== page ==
If my son is right, this may be our last New Year’s Eve, so we better make it a good one. Ever since Eddie watched a History Channel program a few years ago foretelling the end of the world, he has been convinced that the world, as we know it, will come to an end on December 21, 2012. Most of the so-called Doomsday Predictions are based on a Mayan calendar which has not been used in more than a millennium, using a set of calculations and “science” that I cannot even hope to understand. I was so tired and confused the night I watched a rerun of Eddie’s life-altering documentary that I fell asleep, notwithstanding the foreboding background music.
As we launch into 2012, Doomsday hype is increasing exponentially. A recent Google search of “December 21, 2012” yielded 50,800,000 results. The site December212012.com purportedly receives five million page views a month from visitors in 76 countries. The site will provide you with the latest 2012-related signs and predictions, with pages on such topics as the “earth’s wobble,” the “transformation of human DNA,” and “galactic realignment.” NASA has a whole section of its website devoted to debunking Doomsday predictions, assuring the public that “nothing bad will happen to the earth in 2012” (as if nothing “bad” happened to the earth in 2011). Over a thousand books about the end of the world are available on Amazon.com, and an “Ask an Astrobiologist” website notes that it has received nearly a thousand questions about the fictional planet Nibiru, which apparently is due for a collision with earth on that very day. Heck, even my rabbi’s sermon this past holiday season was based on end of the world as we know it. Doomsday is everywhere.
Prophesies about the end of the world are nothing new. According to A Brief History of the Apocalypse, humans have been regularly predicting the end of the world for a very long time. Doomsday predictions started with an Assyrian clay tablet dating back to 2800 BC bearing the words,
“Our earth is degenerate in these latter days. There are signs that the world is speedily coming to an end. Bribery and corruption are common.”
It appears that just about every religion and every cult imaginable has had a theory about the end of the world: Quakers, Indians, Christians, Methodists, Jehova’s Witnesses, Pyramidoligists, Rapturers, and, of course, the Mayans, to name just a few. (Go here if you don’t believe me: http://www.abhota.info.)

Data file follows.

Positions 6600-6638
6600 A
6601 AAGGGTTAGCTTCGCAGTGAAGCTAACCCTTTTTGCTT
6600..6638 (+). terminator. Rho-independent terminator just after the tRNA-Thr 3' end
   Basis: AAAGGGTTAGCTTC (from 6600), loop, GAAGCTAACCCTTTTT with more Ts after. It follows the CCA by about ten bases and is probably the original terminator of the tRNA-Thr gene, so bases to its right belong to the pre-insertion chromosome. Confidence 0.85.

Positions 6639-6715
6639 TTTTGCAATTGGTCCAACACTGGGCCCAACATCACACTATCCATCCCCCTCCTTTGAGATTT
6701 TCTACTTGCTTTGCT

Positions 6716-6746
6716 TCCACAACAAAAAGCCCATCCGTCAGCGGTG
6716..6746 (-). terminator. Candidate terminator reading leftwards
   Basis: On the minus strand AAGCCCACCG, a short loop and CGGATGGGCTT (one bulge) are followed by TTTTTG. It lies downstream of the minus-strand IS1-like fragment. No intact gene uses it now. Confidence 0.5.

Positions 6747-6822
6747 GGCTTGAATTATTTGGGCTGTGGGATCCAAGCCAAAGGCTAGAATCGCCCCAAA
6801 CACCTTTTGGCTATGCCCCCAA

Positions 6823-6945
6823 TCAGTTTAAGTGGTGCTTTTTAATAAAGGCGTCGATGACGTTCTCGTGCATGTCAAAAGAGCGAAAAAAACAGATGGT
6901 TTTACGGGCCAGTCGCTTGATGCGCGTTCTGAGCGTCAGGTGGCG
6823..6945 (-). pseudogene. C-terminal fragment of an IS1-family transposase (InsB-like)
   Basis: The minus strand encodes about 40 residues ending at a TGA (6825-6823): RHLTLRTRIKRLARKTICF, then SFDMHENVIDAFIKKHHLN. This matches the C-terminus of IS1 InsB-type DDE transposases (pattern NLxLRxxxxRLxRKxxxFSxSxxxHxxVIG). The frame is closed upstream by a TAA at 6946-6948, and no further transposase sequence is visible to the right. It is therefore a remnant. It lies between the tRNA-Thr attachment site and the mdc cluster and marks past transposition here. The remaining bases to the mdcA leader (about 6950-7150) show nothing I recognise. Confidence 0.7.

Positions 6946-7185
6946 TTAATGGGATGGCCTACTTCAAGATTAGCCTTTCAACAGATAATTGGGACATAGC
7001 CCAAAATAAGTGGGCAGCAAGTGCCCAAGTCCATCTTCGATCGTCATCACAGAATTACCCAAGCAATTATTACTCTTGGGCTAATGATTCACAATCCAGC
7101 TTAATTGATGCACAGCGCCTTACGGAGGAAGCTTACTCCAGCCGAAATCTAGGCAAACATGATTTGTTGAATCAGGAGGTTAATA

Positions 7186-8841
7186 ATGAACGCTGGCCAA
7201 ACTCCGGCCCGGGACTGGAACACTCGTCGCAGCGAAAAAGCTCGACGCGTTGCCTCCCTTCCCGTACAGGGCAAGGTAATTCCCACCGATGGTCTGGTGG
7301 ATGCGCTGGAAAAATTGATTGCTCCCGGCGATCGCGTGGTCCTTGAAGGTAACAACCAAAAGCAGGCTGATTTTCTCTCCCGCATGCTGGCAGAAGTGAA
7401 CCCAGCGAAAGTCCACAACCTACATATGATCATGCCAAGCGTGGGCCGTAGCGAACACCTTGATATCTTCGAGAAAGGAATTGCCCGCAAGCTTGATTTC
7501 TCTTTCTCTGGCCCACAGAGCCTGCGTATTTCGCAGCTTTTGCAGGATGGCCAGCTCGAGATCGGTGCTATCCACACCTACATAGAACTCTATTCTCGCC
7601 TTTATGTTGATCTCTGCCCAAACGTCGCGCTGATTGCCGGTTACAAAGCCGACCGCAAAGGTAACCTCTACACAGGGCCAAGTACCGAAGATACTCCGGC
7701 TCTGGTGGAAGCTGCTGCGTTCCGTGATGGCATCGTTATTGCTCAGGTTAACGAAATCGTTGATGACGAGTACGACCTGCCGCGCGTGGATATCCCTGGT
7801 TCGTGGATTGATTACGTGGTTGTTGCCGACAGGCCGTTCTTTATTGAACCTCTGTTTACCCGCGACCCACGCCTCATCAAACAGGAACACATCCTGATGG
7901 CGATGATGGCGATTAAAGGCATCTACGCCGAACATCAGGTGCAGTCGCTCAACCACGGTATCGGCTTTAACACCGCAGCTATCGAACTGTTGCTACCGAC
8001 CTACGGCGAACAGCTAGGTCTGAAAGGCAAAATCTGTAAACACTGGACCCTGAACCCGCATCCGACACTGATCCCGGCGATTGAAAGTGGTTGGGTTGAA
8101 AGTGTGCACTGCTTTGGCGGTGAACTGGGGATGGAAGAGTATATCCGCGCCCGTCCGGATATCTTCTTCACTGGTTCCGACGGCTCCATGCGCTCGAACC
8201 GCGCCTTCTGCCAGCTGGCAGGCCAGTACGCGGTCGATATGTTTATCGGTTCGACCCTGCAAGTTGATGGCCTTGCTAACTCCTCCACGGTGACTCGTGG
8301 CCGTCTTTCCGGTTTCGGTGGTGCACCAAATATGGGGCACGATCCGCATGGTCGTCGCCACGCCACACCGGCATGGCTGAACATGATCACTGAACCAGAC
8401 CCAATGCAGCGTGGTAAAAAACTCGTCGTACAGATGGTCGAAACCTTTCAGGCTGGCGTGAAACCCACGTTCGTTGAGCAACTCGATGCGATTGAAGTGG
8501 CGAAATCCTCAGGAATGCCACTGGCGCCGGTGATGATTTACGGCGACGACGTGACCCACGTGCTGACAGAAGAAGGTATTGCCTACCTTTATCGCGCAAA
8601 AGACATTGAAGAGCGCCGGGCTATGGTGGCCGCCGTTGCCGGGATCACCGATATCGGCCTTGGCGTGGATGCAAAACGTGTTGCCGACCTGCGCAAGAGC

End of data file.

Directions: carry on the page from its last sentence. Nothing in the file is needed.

End of the world predictions have been lucrative business for “prophets” throughout history, and this year is no exception. If you haven’t booked your December trip to Mexico yet or purchased your 12/21/12 T-shirt, there’s still time. Zazzle.com has 348 different “end of the world” styles to choose from, most of them in the $20 range. I am partial to “Party like its 2012” or the simple, “We’re all gonna die.”
Preparation for the big day is also big business. Survival sites encourage storing food, water, guns, cash and emergency kits in your underground shelter. Fortunately for my family, we have plenty of bottled water and supplies left over from Y2K. I think we’ll skip the survival planning this time around.
If my son is on to something, and the world will end “as we know it” on December 21, 2012, those few qualifying words are key. It could mean mass destruction by plunging asteroids, planet collisions or pole shifts. It could mean the beginning of a new “Golden Age” for humanity. Or that day might mark the invention of something really cool, like the IPad, which ended my world as I knew it this past November, when I received my fabulous birthday gift. The fact is, the world as we know it changes every single day. December 21, 2012 will be no exception.
For my last New Year’s Eve before 12/21/12, I plan on doing what my son does, notwithstanding what he says. You see, uber-happy is Eddie’s normal. Perhaps he is blessed with an excess of serotonin, but Eddie has a remarkable ability to spread laughter and joy to his family, to his friends and to perfect strangers, despite his sincere belief that the end of the world is near. To acknowledge the scary, stare it down and beat it up with a profound love of life is my ideal for 2012. As I enjoy New Year’s Eve with wonderful friends, I hope that I can have some part in spreading joy to them that night, and for the rest of the year. And when I am cleaning up the mess in the wee hours of January 1, perhaps I won’t complain, because maybe, just maybe, I won’t have to bother next year.